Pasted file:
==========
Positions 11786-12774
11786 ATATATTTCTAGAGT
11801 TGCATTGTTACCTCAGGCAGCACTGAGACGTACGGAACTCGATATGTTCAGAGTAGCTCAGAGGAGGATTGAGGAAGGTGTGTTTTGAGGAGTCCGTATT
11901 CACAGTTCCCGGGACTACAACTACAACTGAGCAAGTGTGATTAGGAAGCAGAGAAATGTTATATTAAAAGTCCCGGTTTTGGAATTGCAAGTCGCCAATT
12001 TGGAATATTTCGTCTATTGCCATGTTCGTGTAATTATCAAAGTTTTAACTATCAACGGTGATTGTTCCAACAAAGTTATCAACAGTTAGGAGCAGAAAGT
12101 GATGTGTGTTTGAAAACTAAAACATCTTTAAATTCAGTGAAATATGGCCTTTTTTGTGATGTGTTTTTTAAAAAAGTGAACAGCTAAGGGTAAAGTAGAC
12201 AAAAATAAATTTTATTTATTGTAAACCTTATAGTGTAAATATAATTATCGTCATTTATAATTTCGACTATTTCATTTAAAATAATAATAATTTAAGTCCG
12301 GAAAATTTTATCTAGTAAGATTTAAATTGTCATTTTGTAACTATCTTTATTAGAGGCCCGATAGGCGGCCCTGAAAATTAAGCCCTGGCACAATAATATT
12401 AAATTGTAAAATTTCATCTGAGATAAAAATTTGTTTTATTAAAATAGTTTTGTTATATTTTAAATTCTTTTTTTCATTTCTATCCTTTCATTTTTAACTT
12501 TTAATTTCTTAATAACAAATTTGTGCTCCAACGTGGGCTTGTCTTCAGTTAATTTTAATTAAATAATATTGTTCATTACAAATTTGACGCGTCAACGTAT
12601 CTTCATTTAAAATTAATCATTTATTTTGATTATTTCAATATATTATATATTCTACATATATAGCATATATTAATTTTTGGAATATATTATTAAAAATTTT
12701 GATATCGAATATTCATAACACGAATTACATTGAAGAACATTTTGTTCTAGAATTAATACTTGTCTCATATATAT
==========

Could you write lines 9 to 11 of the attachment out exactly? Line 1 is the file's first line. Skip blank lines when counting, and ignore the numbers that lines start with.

12401 AAATTGTAAAATTTCATCTGAGATAAAAATTTGTTTTATTAAAATAGTTTTGTTATATTTTAAATTCTTTTTTTCATTTCTATCCTTTCATTTTTAACTT
12501 TTAATTTCTTAATAACAAATTTGTGCTCCAACGTGGGCTTGTCTTCAGTTAATTTTAATTAAATAATATTGTTCATTACAAATTTGACGCGTCAACGTAT
12601 CTTCATTTAAAATTAATCATTTATTTTGATTATTTCAATATATTATATATTCTACATATATAGCATATATTAATTTTTGGAATATATTATTAAAAATTTT